New Youth Justice Department must raise minimum age of criminal responsibility

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Anglicare is calling on the new Youth Justice Department to prioritise removing children from adult watch houses and raise the minimum age of criminal responsibility from 10 to 14

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Anglicare is calling on the new Youth Justice Department to prioritise removing children from adult watch houses and raise the minimum age of criminal responsibility from 10 to 14.

The not-for-profit charity has been working with at-risk children and youths for more than 20 years and says Queensland’s approach is currently inconsistent with international standards.

Group Manager for Anglicare Southern Queensland’s Children & Families services, Tammy Lloyd, said international precedent and extensive evidence suggested the minimum age of criminal responsibility should be at least 14.

“Youth detention centres are an inappropriate response for minor offences and for young people on remand who have nowhere else to go,” Ms Lloyd said.

“Anglicare strongly supports mechanisms that divert young people from the court system and we believe the minimum age of criminal responsibility should be at least 14 years.

“It is internationally acknowledged that children under 14 lack the capacity to fully understand and participate in criminal proceedings.

“We believe early intervention should sit within the sphere of mainstream education, health, social care, youth and community work, to best address disadvantage and welfare needs.”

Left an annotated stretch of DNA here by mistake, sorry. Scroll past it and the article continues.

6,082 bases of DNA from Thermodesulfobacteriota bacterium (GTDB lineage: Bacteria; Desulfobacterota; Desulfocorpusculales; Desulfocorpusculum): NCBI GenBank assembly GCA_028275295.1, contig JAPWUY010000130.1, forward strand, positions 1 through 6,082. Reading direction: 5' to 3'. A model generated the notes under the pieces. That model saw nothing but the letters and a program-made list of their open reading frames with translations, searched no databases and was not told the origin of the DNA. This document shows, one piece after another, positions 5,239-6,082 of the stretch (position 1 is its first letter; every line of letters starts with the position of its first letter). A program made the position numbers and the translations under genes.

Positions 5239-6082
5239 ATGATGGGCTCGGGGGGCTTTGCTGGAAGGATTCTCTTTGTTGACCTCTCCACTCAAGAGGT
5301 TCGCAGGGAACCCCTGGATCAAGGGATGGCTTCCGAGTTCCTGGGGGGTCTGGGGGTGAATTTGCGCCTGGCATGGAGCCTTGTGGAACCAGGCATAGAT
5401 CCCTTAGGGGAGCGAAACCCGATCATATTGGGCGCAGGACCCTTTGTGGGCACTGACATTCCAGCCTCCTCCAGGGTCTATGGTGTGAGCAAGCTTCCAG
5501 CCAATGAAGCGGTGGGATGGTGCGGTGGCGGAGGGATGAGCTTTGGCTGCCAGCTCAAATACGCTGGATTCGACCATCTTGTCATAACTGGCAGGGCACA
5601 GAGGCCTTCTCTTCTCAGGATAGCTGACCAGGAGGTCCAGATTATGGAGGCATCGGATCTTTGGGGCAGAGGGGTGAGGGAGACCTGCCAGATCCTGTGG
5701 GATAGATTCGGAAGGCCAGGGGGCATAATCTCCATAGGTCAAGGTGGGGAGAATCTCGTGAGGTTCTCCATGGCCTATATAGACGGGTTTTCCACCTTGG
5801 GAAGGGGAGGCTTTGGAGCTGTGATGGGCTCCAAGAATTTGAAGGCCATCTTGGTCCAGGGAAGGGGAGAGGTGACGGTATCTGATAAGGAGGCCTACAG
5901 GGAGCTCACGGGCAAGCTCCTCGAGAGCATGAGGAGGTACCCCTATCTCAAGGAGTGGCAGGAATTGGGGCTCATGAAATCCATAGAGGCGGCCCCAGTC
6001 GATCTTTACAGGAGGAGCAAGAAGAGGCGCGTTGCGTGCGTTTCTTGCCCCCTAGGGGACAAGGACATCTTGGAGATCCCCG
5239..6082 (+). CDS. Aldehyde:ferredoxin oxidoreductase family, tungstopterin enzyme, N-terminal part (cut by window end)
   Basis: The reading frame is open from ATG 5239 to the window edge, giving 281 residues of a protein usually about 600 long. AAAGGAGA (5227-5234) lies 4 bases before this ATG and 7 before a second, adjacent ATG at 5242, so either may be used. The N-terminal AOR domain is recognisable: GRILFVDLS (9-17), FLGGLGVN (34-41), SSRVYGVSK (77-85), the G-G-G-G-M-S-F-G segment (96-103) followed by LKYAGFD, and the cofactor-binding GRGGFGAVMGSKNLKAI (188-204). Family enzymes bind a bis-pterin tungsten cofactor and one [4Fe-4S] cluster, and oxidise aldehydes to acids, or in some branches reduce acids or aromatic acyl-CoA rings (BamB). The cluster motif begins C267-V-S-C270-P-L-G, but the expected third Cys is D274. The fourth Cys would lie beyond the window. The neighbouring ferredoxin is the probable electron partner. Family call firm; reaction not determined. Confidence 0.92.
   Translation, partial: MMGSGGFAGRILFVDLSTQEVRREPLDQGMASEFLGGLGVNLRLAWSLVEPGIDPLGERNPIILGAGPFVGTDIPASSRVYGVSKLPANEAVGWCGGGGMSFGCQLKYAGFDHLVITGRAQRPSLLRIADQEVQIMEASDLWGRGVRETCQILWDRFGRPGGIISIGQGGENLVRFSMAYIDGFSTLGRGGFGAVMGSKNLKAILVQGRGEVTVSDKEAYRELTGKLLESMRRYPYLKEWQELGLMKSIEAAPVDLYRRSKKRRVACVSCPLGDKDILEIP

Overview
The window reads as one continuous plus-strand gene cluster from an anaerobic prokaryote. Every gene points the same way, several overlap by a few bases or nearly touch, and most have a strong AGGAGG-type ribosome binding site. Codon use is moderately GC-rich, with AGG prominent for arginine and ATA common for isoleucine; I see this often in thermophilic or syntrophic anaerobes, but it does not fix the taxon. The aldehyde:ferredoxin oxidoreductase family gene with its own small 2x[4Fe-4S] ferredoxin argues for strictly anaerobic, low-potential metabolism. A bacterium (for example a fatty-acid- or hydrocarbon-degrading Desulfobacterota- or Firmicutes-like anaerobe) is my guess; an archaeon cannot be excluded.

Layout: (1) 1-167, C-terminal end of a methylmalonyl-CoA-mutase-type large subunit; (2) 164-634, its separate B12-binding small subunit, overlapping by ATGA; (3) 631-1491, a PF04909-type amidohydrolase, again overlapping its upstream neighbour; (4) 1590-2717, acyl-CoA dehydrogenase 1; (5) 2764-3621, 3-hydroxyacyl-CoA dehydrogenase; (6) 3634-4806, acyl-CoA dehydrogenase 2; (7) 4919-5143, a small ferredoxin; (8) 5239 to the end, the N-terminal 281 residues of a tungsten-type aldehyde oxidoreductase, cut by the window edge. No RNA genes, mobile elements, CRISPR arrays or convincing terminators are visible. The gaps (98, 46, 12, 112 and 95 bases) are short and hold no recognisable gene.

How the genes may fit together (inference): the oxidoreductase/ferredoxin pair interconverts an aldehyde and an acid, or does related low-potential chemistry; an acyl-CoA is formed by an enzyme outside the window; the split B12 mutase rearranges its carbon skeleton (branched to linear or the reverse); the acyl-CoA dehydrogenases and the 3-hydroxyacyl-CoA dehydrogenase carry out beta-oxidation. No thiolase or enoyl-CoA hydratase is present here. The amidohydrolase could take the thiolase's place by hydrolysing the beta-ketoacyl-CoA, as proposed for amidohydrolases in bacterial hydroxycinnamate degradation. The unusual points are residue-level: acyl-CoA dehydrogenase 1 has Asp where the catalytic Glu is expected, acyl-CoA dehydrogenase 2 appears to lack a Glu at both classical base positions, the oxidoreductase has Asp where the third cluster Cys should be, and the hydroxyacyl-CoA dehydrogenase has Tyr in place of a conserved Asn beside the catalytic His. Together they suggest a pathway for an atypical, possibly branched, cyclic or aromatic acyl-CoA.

Anglicare Southern Queensland runs a range of specialist programs to support at-risk youth, including outreach services for young people on bail to engage them in education, employment and support services such as counselling.

Ms Lloyd said recent media coverage of children being held in adult watch houses were disturbing, but just expanding the capacity of youth detention centres was not the answer.

“Expanding youth detention centres may help to get children out of adult prisons, but it will not support them to improve their lives,” she said.

“While we welcome the Queensland Government’s commitment to rehabilitation programs, we don’t believe 10-year-olds should be in youth detention at all.

“The evidence shows that a disproportionate number of young people in contact with the youth justice system have been victims of abuse, trauma and neglect. They also have high rates of drug and alcohol abuse, as well as mental health issues.

“Without denying the importance of community safety, therapeutic and integrative trauma-informed approaches are more likely to reduce reoffending behaviour in this age group than prison-like environments.”

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